Prolux said not to get discouraged. "With any journey and any process, there are multiple tools that are necessary to get the job done," added Proulx. "Any start is a good start."
Simple steps, such as automated testing, can help catch 20-25% of accessibility issues. But these are ones bound by yes or no conditions.
To fully assess accessibility, there must be an expert capable of manually processing whether specific success criteria are met, going much deeper to test critical areas and capabilities that automated tools cannot assess.
Not sure where to start? Fable has you covered.
Growing up, Proulx always had the support of his father, who was also blind and worked for IBM. Proulx has experienced new waves in accessibility improvements and is working to create new community spaces for people with disabilities. When the opportunity to become Fable's first hire came in 2018, it was the perfect fit.
Fable works to move organizations from worrying about compliance to building exceptional, accessible user experiences. Using a community-powered testing platform driven by people with disabilities, Fable helps solve the pain points on both ends. They advocate for people with disabilities who need flexible employment and support companies that need rapid accessibility testing to recruit real-life individuals experiencing disability to get feedback in days.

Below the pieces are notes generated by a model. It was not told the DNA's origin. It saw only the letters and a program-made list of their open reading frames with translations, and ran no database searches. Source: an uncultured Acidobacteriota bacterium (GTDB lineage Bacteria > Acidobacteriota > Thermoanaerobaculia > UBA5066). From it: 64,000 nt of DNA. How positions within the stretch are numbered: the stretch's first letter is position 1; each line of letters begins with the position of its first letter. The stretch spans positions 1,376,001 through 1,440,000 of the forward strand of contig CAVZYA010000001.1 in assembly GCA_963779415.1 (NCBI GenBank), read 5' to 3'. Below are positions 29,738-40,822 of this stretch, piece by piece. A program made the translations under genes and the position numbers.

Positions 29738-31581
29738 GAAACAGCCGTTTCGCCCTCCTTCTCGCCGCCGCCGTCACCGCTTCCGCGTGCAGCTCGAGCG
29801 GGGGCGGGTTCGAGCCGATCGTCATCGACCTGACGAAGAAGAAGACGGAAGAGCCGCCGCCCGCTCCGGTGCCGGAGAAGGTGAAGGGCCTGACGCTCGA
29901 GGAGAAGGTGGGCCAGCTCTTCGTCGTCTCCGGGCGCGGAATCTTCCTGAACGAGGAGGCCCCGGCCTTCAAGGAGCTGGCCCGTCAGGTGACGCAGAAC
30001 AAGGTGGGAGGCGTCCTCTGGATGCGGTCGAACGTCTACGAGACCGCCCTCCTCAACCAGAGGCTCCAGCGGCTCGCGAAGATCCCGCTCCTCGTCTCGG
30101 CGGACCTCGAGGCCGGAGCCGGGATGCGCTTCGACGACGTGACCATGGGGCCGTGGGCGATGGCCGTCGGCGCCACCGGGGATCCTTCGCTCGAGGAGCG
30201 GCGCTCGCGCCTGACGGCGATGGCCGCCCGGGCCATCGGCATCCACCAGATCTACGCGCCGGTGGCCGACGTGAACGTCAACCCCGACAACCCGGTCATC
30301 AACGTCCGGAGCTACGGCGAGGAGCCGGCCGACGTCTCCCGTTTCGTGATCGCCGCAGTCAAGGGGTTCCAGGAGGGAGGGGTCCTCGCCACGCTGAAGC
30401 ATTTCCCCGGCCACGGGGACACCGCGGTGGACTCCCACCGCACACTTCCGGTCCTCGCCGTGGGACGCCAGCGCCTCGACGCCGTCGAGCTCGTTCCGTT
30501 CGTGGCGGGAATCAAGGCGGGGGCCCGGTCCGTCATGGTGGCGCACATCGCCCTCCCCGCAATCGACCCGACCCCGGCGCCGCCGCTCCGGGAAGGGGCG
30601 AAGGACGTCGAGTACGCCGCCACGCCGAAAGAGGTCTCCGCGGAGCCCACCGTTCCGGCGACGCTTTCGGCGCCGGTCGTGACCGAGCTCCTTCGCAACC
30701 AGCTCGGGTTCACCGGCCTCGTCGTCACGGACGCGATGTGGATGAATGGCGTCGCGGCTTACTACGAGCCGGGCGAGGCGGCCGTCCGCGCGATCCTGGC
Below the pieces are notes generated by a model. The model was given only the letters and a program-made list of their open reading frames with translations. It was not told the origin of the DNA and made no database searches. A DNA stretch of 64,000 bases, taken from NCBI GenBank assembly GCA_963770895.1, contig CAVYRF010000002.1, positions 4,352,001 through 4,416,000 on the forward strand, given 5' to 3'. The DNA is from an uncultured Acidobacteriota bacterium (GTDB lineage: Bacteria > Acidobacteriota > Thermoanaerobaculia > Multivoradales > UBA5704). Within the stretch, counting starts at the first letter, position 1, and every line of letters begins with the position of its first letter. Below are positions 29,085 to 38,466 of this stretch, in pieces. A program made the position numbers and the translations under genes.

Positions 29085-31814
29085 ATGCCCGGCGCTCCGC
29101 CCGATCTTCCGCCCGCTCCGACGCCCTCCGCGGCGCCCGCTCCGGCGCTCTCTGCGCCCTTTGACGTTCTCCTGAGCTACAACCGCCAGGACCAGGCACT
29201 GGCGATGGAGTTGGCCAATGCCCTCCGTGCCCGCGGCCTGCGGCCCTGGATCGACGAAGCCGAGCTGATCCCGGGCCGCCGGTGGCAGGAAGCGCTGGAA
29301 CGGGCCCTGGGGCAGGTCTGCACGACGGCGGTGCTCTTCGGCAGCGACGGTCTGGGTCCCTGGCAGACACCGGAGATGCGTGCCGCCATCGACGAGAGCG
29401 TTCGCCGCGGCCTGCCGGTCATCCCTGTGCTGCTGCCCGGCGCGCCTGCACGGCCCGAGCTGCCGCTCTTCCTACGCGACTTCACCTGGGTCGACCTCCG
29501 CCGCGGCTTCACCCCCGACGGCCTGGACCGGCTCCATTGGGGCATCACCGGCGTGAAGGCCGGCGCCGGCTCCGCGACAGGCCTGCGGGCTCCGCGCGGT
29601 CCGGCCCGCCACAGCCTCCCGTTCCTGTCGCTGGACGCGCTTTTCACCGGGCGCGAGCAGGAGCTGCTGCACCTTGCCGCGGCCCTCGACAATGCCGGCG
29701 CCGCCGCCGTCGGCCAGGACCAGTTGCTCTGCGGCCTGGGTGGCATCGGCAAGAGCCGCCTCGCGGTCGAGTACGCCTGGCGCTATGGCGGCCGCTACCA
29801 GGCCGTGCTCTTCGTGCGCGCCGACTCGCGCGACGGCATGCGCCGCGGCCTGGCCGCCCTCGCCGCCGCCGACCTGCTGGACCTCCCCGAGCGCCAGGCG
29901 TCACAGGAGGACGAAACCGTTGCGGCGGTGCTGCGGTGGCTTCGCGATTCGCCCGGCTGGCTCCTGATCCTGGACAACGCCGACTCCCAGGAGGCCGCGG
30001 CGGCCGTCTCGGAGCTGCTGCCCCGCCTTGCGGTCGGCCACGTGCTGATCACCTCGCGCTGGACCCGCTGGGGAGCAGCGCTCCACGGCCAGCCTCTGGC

Worried about where you stand with accessibility? Fable offers a free Accessible Usability Scale (AUS) tool to measure the usability of a digital product for assistive technology users. The tool consists of ten questions administered at the end of a user experience to calculate a score. You can also schedule a one-on-one call with an expert to talk about compliance and building an exceptional user experience. "With the right principles behind you, they will carry forward, it's never a step back in the world of accessibility and it's never too late to start," Proulx said.
As designers, it is our responsibility to champion accessibility. By focusing on inclusive design, we can make technology usable to all people regardless of their abilities, economic situation, age, education, or geographic location. Accessibility is for everyone – design responsibly!